JK Rowling

After starting to write this piece I have started re-reading the series. Hopefully this also prompts you to dip back into the world of broomsticks and magic.

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JK Rowling gives aspiring authors and young children hope.

I grew up with the Harry Potter series, ordering my copies in advance of the later books  as they were released. Harry Potter made reading fashionable – they got people talking about books! After people were finished reading them, they often then got a lot of young people into fantasy and other young fiction.

Her books are beautifully complex yet entirely understandable. They have this flow and pace that lets you binge on a book in complete bliss and look up a few hours later feeling warm and like you were temporarily a part of another world.

Many of you would already know that initially JK Rowling struggled to get her first book, Harry Potter and the Philosopher’s Stone, picked up by a publisher. That seems entirely laughable in hindsight, but this is so often the way! Whilst it could have happened to anyone, it has long been a known fact that female authors struggle harder than men to get their books published. JK Rowling is a gender neutral name and this is entirely intentional.

This aside, the ability of this woman is phenomenal. Apparently she was struck by the idea for the book on a train from Manchester to London in 1990 (source). The idea that this could grow into an incredible seven book series that has lived on and on and on, been transformed into movies and theme parks(!) and will continue into the future.

JK Rowling would be a billionaire but has donated millions of her dollars to charity, reportedly 16% of her net worth (source). She has her own trust – Volant Charitable Trust. The tag on their website is:

“Helping to alleviate social deprivation across Scotland, particularly supporting women, children and young people at risk”.

Volant provides grants to charities and projects that are working towards reducing the above risk in Scotland. It is such a straight forward, targeted commitment to help those who were in situations similar to her own prior to the success of Harry Potter and it makes my heart sing!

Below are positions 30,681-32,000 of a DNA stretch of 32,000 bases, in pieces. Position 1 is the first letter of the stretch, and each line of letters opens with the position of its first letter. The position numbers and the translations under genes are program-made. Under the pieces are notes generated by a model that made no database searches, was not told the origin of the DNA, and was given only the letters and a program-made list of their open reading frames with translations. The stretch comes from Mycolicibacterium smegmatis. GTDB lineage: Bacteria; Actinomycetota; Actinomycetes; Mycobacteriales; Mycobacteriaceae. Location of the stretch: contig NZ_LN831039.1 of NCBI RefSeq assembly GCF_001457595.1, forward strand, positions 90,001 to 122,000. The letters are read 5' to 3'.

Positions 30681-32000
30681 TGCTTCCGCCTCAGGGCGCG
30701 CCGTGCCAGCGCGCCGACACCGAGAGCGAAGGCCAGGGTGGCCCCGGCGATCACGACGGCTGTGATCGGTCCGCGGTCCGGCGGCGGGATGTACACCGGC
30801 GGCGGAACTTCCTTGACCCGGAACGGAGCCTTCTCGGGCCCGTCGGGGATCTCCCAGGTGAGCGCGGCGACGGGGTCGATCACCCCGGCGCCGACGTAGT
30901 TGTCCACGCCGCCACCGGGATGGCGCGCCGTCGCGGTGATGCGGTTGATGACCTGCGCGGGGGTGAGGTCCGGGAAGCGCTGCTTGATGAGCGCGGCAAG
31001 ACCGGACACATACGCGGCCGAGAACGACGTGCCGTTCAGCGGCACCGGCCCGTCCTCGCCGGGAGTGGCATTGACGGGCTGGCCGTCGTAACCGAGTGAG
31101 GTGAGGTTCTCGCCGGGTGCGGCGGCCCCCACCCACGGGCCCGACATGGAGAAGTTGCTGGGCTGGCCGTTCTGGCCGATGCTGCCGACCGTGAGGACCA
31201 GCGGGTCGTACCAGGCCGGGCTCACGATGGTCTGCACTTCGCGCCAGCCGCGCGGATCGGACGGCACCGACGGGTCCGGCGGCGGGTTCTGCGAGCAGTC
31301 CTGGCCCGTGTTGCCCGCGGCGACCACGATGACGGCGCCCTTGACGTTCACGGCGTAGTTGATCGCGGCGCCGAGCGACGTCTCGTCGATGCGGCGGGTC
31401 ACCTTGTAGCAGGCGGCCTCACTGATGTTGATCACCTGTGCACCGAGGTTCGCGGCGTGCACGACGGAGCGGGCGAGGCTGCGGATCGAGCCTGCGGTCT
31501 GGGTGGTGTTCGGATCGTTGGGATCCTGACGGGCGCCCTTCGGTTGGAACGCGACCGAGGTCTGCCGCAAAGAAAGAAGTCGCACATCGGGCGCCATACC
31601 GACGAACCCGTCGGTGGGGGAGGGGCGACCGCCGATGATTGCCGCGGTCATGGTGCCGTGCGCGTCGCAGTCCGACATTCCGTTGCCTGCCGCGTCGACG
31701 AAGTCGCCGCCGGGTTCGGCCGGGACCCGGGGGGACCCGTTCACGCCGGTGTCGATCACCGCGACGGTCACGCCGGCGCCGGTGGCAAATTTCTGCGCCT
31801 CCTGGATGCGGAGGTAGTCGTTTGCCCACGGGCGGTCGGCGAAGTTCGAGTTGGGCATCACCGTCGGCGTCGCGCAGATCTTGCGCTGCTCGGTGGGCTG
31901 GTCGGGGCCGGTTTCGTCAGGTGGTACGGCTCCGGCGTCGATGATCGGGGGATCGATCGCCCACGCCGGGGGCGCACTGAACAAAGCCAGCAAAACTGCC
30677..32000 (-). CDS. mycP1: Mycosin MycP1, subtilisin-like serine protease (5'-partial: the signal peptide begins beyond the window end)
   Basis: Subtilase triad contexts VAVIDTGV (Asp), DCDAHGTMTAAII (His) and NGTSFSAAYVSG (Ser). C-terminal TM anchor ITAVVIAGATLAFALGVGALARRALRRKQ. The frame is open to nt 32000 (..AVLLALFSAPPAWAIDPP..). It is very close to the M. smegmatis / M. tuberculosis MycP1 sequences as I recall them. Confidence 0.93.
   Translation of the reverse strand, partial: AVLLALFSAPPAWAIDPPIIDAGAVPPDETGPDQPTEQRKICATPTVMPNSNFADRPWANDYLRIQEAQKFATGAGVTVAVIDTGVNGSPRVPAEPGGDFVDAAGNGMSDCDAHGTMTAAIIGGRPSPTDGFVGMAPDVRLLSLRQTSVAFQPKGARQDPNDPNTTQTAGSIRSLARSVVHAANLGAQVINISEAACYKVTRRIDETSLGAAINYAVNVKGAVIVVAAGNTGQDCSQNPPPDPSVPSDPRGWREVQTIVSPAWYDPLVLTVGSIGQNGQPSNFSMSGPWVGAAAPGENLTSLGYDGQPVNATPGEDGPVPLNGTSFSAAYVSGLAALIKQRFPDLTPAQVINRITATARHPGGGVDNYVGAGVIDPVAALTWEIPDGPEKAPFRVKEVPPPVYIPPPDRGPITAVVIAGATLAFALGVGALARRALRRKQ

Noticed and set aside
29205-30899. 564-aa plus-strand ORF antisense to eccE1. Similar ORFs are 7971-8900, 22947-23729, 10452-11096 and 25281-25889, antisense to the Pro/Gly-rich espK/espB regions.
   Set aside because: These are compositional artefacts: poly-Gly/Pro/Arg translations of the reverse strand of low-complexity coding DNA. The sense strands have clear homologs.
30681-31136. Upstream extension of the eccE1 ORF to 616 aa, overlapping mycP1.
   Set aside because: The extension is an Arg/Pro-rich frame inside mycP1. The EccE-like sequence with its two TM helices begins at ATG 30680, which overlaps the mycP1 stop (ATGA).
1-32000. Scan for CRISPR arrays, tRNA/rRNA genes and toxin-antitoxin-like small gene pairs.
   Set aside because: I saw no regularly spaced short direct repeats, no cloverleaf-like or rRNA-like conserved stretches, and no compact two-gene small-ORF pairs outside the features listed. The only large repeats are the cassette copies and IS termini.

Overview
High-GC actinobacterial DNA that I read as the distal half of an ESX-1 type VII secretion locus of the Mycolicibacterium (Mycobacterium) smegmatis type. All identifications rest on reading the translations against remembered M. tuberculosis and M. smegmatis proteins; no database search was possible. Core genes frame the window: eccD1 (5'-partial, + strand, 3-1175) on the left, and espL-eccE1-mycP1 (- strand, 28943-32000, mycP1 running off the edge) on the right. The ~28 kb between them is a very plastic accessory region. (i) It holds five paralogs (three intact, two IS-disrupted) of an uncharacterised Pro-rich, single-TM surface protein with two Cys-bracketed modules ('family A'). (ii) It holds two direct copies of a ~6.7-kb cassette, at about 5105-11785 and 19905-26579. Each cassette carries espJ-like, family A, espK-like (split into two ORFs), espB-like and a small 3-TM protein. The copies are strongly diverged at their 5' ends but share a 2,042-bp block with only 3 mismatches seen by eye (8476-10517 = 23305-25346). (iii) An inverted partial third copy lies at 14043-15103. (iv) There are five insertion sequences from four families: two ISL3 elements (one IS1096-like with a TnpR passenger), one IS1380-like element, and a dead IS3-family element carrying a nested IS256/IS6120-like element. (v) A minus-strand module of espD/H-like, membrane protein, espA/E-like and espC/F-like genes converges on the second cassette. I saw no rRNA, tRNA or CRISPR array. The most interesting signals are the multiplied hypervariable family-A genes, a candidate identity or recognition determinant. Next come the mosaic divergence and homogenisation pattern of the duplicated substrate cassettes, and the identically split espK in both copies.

I absolutely adore everything about JK Rowling and the entire world of Harry Potter. I am so grateful I grew up in the time of this series and this escape from every day life. I have so much joy in seeing how the success of a person hasn’t led to a complete shift of  their values and has continued to give kids engage with reading and fantasy.

When you’re a kid, it is hard to articulate how you feel. It is hard to get across how serious the problems you’re facing really feel to you and it is easy to feel like your problems are trivialised. Realistically, many of the problems you have are indeed small-scale. But you have that pointed out to you by a parent or teacher it stings!

However, if you read Harry Potter you are suddenly gently reminded that there is this (fictional) kid out there. His parents died tragically. His responsibilities include saving the world. His challenges include learning to use magic, to learn a whole world that he is completely unfamiliar with.

It is very very easy to forget about your own worries and be transported into this world. To engage with characters like Hermione, who made me feel so joyful that she could use her smarts to get herself and her friends out of their problems. To see that despite bullying she could still be happy. And, what’s more, to feel happy that there was this character who was awe-inspiring in how she shoves her head into books and absorbs every word. My spirit-animal, albeit one I’m aspiring to.

JK Rowling is an inspiration and someone to inspire us to keep writing, to keep creating and to keep thinking outside of our own worlds. She has bound together millions of children in a shared love for one story line, connecting them to their parents in going to see the movies together, allowing their imaginations to grow and be challenged. I am grateful to JK Rowling and I would love to hear your thoughts and positive memories of the series.

I’m also keen to hear which of her other books (written under male pen name Robert Galbraith) should be given a go.

Thank you to the following sites:

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